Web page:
Hi everybody,
i was writing a small c++ class that uses a list as a data member , i then wrote a small print function to print the numbers in the list

#include <iostream>
#include <string>
#include <sstream>
#include <list>
using namespace std;
class A
{
private:
	list<int> number;
	string ConverttoS(int) const;
public:
	A();
	string print();
};

string A::ConverttoS(int input) const
{
	std::stringstream out;
	out << input ;
	return out.str();
}

string A::print() 
{
	string output = "";
	list<int>::iterator i;

	for(i = number.begin() ; i != number.end() ; ++i)
		output =  output + ConverttoS(*i);

	return output;
}

everything is working fine until i decided to set the print member function as a const , since it is not modifying anything and it is only calling const data members but when i did that , the compiler gave the following error:

error C2679: binary '=' : no operator defined which takes a right-hand operand of type 'class std::list<int,class std::allocator<int> >::const_iterator' (or there is no acceptable conversion)

error C2679: binary '!=' : no operator defined which takes a right-hand operand of type 'class std::list<int,class std::allocator<int> >::const_iterator' (or there is no acceptable conversion)

it is not a big deal i can simply remove the const keyword from the implementation and declaration and everthing will work fine , but i am only curious to know why this is happening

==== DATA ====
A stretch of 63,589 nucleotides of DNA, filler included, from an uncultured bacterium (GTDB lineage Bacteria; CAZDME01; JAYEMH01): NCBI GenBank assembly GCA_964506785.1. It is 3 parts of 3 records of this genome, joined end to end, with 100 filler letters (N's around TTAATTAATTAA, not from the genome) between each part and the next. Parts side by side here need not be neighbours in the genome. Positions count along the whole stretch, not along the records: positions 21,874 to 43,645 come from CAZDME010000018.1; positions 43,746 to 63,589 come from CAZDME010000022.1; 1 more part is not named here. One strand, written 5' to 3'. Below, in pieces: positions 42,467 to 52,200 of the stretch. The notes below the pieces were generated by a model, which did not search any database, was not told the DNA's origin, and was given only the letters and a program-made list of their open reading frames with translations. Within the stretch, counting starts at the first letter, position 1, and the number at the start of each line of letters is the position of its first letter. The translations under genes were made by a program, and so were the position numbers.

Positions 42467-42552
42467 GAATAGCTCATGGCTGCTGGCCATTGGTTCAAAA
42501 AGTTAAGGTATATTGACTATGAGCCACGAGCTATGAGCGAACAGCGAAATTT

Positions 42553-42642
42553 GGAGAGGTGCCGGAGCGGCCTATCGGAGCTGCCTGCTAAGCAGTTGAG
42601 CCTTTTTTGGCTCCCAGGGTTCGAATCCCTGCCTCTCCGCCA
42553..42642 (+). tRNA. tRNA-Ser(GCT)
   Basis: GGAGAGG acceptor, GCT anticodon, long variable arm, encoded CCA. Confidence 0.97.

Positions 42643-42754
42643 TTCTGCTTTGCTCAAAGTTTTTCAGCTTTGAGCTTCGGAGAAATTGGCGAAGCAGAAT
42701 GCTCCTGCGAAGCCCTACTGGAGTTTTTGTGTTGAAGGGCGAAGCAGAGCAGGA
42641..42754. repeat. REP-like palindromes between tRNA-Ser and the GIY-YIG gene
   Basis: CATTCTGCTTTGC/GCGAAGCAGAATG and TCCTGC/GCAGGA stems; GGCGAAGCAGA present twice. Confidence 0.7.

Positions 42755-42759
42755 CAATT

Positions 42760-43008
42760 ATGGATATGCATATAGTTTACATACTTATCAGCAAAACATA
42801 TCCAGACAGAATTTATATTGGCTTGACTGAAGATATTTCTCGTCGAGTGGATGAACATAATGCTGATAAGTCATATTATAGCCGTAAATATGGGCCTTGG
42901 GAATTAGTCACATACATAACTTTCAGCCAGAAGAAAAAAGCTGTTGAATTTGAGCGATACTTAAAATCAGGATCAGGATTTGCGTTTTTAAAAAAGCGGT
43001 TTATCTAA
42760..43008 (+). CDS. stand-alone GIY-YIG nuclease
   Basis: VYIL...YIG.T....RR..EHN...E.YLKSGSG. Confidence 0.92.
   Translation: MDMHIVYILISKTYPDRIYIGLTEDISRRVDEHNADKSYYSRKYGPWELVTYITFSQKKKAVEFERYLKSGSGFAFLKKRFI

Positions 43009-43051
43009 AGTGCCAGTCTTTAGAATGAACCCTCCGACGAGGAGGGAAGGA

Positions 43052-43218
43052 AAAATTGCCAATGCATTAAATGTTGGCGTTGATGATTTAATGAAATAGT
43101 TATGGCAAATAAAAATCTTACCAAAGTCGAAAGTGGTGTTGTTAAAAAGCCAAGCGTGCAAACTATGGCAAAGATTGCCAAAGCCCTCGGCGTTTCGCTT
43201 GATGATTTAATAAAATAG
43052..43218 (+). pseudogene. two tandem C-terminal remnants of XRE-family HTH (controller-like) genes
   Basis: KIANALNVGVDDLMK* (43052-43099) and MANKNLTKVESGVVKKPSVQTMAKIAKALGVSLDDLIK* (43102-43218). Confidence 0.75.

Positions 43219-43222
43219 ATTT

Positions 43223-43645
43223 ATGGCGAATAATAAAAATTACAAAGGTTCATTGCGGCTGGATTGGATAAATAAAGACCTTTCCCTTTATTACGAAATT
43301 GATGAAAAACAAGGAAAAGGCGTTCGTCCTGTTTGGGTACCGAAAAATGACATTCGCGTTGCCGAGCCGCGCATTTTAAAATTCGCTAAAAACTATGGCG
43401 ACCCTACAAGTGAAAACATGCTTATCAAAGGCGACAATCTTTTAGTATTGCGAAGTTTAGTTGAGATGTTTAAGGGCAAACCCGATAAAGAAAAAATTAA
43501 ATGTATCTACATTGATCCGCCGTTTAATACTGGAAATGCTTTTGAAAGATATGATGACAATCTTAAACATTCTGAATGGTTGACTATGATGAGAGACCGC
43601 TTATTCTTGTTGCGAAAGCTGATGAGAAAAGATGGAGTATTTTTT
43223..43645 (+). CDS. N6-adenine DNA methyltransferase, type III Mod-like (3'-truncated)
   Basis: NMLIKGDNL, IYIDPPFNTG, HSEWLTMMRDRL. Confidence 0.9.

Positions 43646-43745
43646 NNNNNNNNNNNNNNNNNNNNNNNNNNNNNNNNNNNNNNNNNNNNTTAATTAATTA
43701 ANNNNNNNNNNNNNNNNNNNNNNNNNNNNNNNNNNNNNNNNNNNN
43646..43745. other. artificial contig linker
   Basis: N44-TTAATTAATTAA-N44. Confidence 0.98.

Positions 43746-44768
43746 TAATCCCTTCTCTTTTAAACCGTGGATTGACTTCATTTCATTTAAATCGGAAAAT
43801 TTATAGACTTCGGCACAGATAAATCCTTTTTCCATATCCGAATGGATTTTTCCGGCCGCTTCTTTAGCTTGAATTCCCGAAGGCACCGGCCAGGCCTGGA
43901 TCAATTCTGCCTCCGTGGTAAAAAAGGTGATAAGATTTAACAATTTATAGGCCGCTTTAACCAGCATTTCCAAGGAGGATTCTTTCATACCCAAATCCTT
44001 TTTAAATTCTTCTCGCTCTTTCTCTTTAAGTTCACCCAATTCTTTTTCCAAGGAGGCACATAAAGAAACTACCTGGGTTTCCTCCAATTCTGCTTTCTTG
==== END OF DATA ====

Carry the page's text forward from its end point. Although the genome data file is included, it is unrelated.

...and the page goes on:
Edited 7 Years Ago by I_Empire: n/a

This is simple (I hope). You are using an iterator. The iterator allows the method to change the data.

Now since an iterator is a class and your compiler cannot know until link time that the iterator does not change the data, you compiler HAS to assume that the iterator does, hence it doesn't allow const to be added to print.


A simple way to get round this is to use const_iteraror.

Another way is this

std::string
A::print() const
{
   std::ostringstream oSS;
   copy(number.begin(),number.end(),
          std::ostream_iterator<int>(oSS,""));
    return oSS.str();
}

The later method avoids the convert to S construction that creates a number of stringstreams, and avoids having an explicit iterator. So is slightly more preferable to some peoples tastes.

Note: you have to add #include <iterator> , to your C++ file.

Edited 7 Years Ago by StuXYZ: n/a

Can you post your new non-compiling/non-running code please.

The only thing that I can think you might have done wrong is to forget to at const to both the declaration and the instance eg.

class A
{
    std::string print() const ; 
};

std::string
A::print() const
{
   std::string output;
    std::list<int>::const_iterator iterI;
  //...
   return output;
}
This question has already been answered. Start a new discussion instead.